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Seduced by the Comfort of the Familiar

A few days ago, after a discombobulated workday, I found myself thinking about having a glass of wine. This thought would not have been out of the ordinary 5 years ago. Back then it was normal for me to turn to alcohol to take the edge off, and it served as a symbol signifying the end of the workday and the beginning of the evening.

For me, having a glass of wine in the evenings was more than a symbol though. I had come to rely on it for so many things, especially inducing relaxation, and shifting my introverted tendency to being more at ease in social situations.

But it has been a few years since I’ve shifted away from the habit and ritual of alcohol, so when the thought popped-up, “A glass of wine would be nice right now,” I could see it as being out of the ordinary.

My first reaction to seeing this thought was Wow, I haven’t had that reaction in a while. Then I thought, Interesting that my body remembers the stress relief it got from having a glass of wine.

In the past few years I have developed some more healthful ways of managing my stress, including walks, foot massages, exercise and a deepening contemplative practice. But for sure, these habits are not as much of a quick-fix as having a few sips of wine.

Somewhere deep in my body and psyche was the memory and habituated practice of drinking wine for stress relief, and a few days ago it rose up as a seduction to be comforted by the familiar release.

This got me thinking about how seductive the familiar is.

Part of seductiveness is that doing what we have done before requires less energy. The brain is an energy hog, consuming about 20% of the energy requirements of our bodies.  Because of this cognitive demand, the brain likes to automate as much as possible. As I like to say:

The brain loves a habit; it doesn’t care if it’s a good habit or a bad habit, it just loves a habit.

So, part of the seduction of the familiar is that it comes easily; no thought or logistics or energy is required, we can do it on automatic.

Another part of the seduction of the familiar is that it is a known quantity. One of the primary roles of the brain is to keep us safe, so if we did something before and didn’t die, then by default it is safe to do again. This mechanism becomes problematic, however, when it comes to addictive substances.

Two other aspects of the seduction of the familiar are the ego and identity. The ego, that part of us that identifies with the “I,” doesn’t like to be wrong. This is clearly true in some people more than others – I’m sure you can think of some. Admitting to being wrong to someone else requires a certain amount of self-confidence and safety to show vulnerability. This is also true when thinking about changing our behavior, which is in a way admitting that we made some “wrong” choices in the past (if they weren’t wrong or in our best interest, why would we want to change them now?). I’ll admit that “wrong” sounds judgey, particularly because we may not have known any better at the time we started the behavior. The point here is that part of the reason why the ego doesn’t like to change is because it implies that it made some less-than-ideal decisions in the past.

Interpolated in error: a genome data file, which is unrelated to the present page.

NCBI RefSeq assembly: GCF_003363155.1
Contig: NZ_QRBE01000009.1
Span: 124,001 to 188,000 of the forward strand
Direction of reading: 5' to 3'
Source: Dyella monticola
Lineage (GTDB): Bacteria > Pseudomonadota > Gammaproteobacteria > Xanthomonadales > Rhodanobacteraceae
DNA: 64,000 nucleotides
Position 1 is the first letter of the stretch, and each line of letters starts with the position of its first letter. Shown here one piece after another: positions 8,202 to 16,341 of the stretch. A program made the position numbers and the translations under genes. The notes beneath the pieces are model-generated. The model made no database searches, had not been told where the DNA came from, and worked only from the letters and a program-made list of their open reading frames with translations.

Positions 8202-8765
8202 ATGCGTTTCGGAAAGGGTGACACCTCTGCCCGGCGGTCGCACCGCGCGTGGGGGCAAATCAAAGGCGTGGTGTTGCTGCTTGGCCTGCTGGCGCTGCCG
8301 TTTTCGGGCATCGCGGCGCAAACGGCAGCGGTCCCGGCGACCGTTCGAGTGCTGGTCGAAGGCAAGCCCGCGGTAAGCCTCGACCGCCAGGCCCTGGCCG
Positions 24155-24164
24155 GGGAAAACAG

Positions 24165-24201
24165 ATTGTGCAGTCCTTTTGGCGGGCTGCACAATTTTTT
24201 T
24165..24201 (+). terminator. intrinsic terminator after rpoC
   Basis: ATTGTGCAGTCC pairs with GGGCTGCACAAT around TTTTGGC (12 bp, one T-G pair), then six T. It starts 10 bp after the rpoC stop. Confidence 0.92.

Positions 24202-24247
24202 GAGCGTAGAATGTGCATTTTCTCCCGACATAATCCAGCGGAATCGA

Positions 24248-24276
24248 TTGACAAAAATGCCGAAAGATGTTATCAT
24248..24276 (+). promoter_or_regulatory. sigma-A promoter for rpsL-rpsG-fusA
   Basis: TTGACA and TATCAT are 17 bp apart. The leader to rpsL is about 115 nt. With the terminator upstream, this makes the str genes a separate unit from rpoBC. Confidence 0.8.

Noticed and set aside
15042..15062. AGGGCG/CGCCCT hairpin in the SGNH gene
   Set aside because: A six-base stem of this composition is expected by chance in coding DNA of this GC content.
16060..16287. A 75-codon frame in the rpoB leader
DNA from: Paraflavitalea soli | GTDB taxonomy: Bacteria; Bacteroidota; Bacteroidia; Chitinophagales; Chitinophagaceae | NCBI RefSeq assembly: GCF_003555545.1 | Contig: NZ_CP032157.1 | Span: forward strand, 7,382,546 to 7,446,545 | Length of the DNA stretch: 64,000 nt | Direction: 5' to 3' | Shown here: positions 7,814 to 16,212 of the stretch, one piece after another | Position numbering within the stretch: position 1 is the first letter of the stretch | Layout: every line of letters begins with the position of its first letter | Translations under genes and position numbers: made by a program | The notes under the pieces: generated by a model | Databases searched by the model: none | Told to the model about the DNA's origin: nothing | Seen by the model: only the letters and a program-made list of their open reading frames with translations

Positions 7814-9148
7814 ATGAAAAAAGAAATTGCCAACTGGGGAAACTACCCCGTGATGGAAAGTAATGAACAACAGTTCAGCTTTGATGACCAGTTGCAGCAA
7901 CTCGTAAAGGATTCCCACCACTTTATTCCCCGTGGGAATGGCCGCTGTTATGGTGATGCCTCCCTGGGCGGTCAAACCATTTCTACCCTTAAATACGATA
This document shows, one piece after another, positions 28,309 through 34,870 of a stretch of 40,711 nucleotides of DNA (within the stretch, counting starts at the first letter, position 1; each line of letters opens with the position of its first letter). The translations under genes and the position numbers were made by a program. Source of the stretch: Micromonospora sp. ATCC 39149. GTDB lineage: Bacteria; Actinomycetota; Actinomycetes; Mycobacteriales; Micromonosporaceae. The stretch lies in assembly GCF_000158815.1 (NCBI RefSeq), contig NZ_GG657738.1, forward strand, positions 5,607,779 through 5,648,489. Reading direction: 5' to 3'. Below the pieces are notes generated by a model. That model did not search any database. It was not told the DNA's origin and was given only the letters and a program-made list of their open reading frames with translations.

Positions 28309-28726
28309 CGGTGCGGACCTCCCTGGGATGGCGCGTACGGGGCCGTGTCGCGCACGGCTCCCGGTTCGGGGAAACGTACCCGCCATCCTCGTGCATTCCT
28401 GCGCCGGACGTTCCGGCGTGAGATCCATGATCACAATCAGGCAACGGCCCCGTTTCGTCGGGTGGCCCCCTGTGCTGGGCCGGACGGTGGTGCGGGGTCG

The identity piece is that for most of us, we build our identity out of our accomplishments, our beliefs and values, and our likes and dislikes.

I like this city.

I don’t like that city,

I like this type of car.

I don’t like that type of car,

I like this kind of ice cream.

I don’t like that kind of ice cream.

We are constantly forming opinions – and thus shaping our identity – by naming what we like and don’t like. It would follow that we would want to pursue our likes and avoid our dislikes. And this is how our identities are built around food.

I like chocolate ice cream.

I don’t like squid.

I like corn chips.

I don’t like pork.

When it comes to eating more healthfully, which means not eating certain things we have come to enjoy, it can be a blow to the identity we have built as someone who loves croissants or is a doughnut connoisseur.

If you are trying to start new, healthier habits, and you find yourself being lured into the seduction of the familiar, know that this form of self-sabotage is your biology at work; once you understand the mechanisms at play, it makes it easier to not beat yourself up for setbacks. 

When you can see or hear your thoughts and identify where they are coming from, you can more easily implement an antidote.

On that day when I had the sudden urge for a glass of wine, I took it as a cue to raise the level of my self-care, which for me is most easily remedied by stepping outside – a place where I am easily seduced by awe.

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